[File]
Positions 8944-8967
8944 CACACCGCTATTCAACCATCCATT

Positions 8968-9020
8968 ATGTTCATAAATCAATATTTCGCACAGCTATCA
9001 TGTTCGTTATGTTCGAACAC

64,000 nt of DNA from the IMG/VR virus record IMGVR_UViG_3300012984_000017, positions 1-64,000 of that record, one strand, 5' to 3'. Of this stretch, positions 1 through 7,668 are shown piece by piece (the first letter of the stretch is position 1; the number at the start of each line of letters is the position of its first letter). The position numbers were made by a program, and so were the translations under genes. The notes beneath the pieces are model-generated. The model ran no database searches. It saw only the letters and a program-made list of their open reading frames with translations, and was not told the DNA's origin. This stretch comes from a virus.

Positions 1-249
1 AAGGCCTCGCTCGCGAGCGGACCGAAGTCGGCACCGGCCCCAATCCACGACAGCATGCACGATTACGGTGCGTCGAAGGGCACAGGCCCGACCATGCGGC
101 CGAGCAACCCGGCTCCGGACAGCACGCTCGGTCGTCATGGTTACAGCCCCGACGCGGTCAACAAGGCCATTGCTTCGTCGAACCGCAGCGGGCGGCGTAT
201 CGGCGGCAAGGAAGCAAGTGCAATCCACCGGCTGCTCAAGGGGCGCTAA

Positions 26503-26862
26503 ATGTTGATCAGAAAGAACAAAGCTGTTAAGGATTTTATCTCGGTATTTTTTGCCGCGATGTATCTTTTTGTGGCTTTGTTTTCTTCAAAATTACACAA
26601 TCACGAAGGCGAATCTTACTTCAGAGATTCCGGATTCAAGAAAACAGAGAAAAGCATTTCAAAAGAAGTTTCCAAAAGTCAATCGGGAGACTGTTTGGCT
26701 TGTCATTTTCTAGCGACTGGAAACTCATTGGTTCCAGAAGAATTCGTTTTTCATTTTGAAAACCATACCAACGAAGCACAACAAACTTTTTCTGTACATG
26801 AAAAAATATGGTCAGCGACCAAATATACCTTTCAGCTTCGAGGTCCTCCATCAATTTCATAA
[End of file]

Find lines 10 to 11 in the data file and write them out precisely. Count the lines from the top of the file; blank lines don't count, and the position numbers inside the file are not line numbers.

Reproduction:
201 CGGCGGCAAGGAAGCAAGTGCAATCCACCGGCTGCTCAAGGGGCGCTAA

Positions 26503-26862